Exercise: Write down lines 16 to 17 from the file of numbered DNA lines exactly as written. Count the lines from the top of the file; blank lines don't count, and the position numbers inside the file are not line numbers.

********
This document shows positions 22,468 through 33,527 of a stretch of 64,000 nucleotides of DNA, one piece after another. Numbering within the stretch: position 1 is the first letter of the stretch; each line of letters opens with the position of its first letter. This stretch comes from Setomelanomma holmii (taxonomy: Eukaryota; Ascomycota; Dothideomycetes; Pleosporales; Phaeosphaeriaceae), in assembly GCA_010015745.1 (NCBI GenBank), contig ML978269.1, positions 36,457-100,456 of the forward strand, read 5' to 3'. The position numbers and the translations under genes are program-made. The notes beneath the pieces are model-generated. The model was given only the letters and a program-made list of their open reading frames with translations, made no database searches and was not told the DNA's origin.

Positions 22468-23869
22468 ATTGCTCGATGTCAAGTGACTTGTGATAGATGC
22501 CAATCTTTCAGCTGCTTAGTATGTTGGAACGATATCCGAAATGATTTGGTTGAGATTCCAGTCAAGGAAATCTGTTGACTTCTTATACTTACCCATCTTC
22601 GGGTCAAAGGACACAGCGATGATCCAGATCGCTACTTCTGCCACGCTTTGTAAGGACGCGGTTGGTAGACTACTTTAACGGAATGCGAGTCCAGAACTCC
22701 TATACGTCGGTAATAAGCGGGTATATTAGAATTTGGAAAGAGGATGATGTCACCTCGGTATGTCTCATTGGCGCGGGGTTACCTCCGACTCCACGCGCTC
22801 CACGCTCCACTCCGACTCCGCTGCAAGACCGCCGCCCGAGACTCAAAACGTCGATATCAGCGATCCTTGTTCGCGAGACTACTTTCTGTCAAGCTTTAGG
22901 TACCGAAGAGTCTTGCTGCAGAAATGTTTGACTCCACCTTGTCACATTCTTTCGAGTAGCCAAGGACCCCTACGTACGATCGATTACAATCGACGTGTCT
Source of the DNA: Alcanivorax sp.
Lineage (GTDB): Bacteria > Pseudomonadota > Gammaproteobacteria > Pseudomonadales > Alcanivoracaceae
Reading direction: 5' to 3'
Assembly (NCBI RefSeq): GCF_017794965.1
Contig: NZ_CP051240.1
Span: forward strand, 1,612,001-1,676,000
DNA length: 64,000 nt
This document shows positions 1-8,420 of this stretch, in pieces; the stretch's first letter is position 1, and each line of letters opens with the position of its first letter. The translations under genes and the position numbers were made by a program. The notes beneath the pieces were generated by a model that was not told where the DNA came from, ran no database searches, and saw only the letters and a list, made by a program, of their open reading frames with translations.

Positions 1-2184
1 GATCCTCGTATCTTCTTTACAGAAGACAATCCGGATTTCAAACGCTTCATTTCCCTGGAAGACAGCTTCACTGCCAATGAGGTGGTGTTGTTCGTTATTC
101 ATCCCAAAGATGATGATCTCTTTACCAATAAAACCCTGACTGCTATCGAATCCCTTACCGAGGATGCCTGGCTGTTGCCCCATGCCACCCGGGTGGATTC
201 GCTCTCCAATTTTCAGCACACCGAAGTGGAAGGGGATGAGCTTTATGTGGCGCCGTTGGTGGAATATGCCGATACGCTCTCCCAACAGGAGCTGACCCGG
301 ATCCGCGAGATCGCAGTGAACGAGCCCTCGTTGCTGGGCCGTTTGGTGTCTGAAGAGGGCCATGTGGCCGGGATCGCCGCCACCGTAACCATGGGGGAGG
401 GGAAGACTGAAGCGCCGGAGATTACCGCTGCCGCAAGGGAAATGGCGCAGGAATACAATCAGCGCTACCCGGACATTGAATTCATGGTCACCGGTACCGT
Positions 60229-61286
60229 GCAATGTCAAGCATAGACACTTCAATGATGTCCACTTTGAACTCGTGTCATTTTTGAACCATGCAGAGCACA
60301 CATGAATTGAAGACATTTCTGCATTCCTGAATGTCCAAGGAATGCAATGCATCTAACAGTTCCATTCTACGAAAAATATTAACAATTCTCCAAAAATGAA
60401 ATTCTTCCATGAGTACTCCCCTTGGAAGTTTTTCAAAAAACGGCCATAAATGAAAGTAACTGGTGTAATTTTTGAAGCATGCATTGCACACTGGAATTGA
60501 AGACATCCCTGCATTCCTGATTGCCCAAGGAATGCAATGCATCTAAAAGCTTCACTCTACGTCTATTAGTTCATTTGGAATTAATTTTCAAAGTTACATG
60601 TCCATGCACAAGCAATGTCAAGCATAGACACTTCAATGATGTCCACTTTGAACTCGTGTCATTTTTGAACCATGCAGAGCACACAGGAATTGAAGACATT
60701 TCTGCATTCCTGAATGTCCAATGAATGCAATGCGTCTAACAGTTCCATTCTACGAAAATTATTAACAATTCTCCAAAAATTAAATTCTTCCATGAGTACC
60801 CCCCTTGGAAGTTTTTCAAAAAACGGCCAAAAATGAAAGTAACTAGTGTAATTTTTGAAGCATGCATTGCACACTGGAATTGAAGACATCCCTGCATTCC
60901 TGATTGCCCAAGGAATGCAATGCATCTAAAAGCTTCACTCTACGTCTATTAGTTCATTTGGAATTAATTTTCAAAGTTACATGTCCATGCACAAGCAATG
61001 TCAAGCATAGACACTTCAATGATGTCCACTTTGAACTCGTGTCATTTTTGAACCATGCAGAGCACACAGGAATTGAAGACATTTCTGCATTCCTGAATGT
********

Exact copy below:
This document shows positions 1-8,420 of this stretch, in pieces; the stretch's first letter is position 1, and each line of letters opens with the position of its first letter. The translations under genes and the position numbers were made by a program. The notes beneath the pieces were generated by a model that was not told where the DNA came from, ran no database searches, and saw only the letters and a list, made by a program, of their open reading frames with translations.

Positions 1-2184